Products Liability and Consumer Protection:
Consumers can be injured by IoT devices, and as with any product, there are a variety of consumer protection statutes that might apply to any given situation. As many business have learned over the years, exposure from consumer lawsuits can be substantial. Companies must understand their potential liability for both defective and non-defective products. There are steps that can be taken to reduce potential exposure through company policies as well as user agreements. Consumers should also understand their rights and limitations when using IoT devices. In addition, the very act of collecting and using consumer data has been held under certain circumstances to warrant private causes of action. This has led to individual and class action lawsuits focusing on data collection and use policies. These private rights of action come from some unlikely places, such as—and I swear I’m not kidding—the federal Wiretap Act.
I’ll be exploring each of these, and other, topics in detail in the upcoming articles in this series. The IoT will only be expanding. It will soon play an essential role in all of our lives and businesses. These are revolutionary technologies that enhance our daily lives and have created new and rapidly expanding industries. As co-founder of the Global Business Network Stewart Brand once said, “Once a new technology rolls over you, if you’re not part of the steamroller, you’re part of the road.” I’d rather be the steamroller.
 No doubt others will take issue with this grouping. This summary is not meant to be definitive, but as a high-level introduction to general concepts for further discussion.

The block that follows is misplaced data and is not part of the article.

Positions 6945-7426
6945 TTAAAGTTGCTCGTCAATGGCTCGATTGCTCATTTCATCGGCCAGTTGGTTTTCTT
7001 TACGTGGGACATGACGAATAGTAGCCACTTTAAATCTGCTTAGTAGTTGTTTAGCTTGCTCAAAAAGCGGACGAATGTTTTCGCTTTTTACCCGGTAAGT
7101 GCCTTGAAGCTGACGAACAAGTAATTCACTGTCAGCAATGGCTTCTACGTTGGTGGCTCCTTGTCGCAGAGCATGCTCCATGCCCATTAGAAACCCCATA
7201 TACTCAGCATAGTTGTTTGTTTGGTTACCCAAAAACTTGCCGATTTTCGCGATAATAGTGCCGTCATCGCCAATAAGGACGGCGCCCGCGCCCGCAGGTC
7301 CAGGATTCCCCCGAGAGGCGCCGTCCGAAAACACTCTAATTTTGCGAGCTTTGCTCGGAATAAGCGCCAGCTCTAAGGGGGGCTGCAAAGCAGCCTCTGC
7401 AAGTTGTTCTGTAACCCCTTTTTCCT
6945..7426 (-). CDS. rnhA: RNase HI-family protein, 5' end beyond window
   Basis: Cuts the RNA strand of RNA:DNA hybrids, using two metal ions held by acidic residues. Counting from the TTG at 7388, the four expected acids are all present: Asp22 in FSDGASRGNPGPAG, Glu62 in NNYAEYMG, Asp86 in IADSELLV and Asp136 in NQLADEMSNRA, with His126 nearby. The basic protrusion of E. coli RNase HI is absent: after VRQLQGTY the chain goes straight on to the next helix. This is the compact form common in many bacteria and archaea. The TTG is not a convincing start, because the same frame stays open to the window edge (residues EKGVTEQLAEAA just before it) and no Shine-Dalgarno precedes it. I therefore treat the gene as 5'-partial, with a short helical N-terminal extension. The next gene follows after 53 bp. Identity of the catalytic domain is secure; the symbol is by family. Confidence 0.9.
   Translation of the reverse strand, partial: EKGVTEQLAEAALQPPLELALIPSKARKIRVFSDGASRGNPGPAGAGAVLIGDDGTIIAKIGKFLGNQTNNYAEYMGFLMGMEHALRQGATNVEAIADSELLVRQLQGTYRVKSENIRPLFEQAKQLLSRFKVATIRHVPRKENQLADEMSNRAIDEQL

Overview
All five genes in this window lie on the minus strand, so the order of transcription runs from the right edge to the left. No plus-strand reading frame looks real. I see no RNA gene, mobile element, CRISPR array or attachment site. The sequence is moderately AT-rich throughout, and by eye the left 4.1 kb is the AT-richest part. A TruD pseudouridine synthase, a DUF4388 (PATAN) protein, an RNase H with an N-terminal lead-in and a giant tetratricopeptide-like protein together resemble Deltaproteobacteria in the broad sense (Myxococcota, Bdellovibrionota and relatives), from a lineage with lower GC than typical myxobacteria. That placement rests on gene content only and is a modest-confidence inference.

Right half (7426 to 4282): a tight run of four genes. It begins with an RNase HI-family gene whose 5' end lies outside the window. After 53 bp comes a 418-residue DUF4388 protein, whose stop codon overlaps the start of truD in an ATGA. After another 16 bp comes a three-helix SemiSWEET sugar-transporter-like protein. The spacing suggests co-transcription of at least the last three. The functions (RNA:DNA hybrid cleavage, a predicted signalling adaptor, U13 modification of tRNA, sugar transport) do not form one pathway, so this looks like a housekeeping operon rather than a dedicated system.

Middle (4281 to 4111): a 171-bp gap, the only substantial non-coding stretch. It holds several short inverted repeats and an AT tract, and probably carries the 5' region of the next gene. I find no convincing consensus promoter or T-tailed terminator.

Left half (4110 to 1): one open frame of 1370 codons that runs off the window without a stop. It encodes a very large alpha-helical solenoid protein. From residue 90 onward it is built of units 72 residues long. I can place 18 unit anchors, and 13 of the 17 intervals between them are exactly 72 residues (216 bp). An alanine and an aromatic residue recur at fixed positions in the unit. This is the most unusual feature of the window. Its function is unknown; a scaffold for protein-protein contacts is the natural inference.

For those with foil hats, most experts agree we are nowhere near to developing Terminator-like levels of AI, and some suspect that might not even be possible.
 Some would argue (such as fans of the HBO series Silicon Valley) that some applications, such as smart refrigerators that tell you when you are out of milk, solve a problem that doesn’t exist. I will leave the debate over whether this “enhances” an ordinary refrigerator to another time.
Matt C. Acosta is an intellectual property litigator and advisor experienced in a variety of intellectual property matters. Matt advises clients on a variety of commercial issues, including effective management of e-discovery costs, developing practical expert witness strategies, and navigating the practices of Federal Courts. Though based in Texas, Matt has litigated intellectual property cases throughout the country and has argued before the Judicial Panel on Multi-District Litigation. He has represented and advised a variety of clients, including Fortune 500 companies, in the consumer electronics, biomedical, internet service, mobile application, and telecommunication technology spaces. Matt is a founding member of Jackson Walker’s Artificial Intelligence and Blockchain practice groups. He also advises clients and has written a number of articles relating to the emerging Internet of Things.